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Tools of a Different Kind

Warning – nerd alert!

Yesterday, I met with a client to help design the food garden at his new home.  The entire house is being remodeled and is going to be one of the greenest homes in the United States when all is said and done.  Using solar power, recycled materials, and renewable resources, the house is sure to be a centerfold in Architectural Digest or Mother Earth News in the coming year, and I’m thrilled to be part of the process.

I’m also thrilled that I got to use one of my favorite tools for the job.  It’s something I got several years ago with the intention of using it more often, but the proper use just hasn’t really come up.  What is it, you ask?

Why, a compass ring, of course.










I used the compass ring to find North so that we could determine the sun’s pathway across the sky.  Given that I’m a sun hog, and want my garden to be the center of attention as far as sun is concerned, it’s important to make sure that the garden is placed out of the shadow of shady trees, structures and the like.  Luckily, north proved to be in the right place for the existing garden’s placement, so we didn’t have to problem-solve at all.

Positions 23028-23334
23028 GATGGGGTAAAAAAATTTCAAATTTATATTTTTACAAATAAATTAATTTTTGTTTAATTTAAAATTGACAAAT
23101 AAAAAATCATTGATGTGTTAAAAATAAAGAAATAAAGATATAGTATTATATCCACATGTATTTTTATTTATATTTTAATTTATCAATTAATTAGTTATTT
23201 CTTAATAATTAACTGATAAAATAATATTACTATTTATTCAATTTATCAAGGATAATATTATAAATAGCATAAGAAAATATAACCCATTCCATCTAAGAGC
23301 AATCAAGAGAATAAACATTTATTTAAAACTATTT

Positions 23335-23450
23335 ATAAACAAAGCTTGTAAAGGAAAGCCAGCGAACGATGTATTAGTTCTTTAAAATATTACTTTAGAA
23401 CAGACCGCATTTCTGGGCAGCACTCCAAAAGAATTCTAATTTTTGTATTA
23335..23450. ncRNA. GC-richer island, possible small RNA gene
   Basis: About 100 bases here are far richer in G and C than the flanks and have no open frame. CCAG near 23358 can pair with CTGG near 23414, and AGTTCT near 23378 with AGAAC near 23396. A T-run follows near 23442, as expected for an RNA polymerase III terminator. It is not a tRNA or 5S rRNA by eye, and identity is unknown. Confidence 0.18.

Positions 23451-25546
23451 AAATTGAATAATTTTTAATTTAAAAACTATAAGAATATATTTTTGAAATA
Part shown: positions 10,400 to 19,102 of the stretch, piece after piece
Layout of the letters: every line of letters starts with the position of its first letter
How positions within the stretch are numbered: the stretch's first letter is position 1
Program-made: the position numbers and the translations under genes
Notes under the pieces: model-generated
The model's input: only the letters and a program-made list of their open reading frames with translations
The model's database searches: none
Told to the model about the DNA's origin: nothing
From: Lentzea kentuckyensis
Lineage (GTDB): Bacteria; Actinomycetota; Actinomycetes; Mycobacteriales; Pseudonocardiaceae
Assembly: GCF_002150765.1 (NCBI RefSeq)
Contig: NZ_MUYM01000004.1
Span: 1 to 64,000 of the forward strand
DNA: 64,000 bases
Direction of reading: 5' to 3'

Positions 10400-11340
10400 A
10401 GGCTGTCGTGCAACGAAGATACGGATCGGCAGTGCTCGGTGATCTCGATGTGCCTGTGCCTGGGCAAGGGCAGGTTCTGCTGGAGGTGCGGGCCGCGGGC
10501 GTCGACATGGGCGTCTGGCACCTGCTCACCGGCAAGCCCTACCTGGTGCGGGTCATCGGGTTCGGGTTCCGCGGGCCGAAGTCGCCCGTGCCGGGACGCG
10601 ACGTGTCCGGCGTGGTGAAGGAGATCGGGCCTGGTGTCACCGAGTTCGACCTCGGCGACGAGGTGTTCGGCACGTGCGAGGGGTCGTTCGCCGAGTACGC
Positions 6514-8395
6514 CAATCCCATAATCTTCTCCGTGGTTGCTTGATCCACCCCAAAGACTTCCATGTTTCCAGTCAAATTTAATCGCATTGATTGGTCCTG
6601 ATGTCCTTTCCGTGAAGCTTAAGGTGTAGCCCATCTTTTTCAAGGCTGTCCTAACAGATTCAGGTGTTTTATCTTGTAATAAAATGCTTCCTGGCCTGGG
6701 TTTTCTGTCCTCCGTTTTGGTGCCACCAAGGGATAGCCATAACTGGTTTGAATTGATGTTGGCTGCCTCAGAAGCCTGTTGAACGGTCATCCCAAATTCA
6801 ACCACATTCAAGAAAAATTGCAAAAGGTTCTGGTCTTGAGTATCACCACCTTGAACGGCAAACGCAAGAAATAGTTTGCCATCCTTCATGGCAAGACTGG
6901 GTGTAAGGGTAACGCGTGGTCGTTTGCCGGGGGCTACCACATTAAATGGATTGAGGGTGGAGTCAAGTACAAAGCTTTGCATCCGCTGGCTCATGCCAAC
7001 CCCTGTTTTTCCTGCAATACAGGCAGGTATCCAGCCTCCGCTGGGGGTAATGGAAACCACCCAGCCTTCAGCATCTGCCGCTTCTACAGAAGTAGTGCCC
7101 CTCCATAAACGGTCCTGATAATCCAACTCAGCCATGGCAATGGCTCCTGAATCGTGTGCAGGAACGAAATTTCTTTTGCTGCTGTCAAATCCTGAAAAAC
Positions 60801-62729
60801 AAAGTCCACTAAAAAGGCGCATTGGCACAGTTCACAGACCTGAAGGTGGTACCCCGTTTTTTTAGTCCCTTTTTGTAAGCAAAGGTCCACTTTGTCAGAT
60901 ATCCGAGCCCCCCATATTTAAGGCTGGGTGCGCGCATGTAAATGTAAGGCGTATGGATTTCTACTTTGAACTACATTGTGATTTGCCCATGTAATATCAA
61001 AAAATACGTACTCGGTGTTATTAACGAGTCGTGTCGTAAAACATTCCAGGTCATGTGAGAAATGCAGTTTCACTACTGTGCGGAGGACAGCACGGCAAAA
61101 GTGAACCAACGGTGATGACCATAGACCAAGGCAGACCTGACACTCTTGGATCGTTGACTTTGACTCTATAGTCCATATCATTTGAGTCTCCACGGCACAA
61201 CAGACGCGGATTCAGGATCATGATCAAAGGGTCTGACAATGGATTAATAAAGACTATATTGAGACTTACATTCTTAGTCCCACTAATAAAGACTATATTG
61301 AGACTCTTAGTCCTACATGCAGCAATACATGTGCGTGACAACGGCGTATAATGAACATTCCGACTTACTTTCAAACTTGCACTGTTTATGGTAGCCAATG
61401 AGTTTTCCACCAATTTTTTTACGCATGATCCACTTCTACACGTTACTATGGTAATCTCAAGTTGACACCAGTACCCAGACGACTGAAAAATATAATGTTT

So you might be wondering where someone can get a compass ring, or why the heck anyone would want one in the first place.  Well, I had it made by a jewelry merchant on the Boardwalk in Santa Barbara, CA several years ago.  I had been looking for one for quite some time, with no luck, so when I saw that this merchant had tiny compasses on his table, I asked if he could put one on a ring for me.  Why did I NEED this compass ring?  To go with my sundial watch, of course:










That’s right, a watch with no moving parts.  I don’t even know if Fossil still makes them, but I found it about 10 years ago in Northern California.  I wanted something where the battery wasn’t going to die on me, and I also wanted something that put me in touch with the elements as much as possible.  Sure enough, the sundial watch fit the bill.  Now you may know this already, but sundials tell time accurately, but they only work when facing north.  So of course I needed a compass for that.  After about 6 years of dreaming about this happy combination, I finally had it all in place:










It came in handy at my client’s house when the landscaper was convinced that north was in the direction of east.  Without any trouble at all, we had our answer and quickly moved on to more important things – planning the food garden.

One little side note – the sundial watch is an hour off during daylight savings time.

This Post Has 2 Comments

  1. Kim

    Fantastic!!! (What more can be said?!)

  2. suzy

    and quite the fashion statement as well!!! hee hee…I’m only kidding, i take “function” very seriously!

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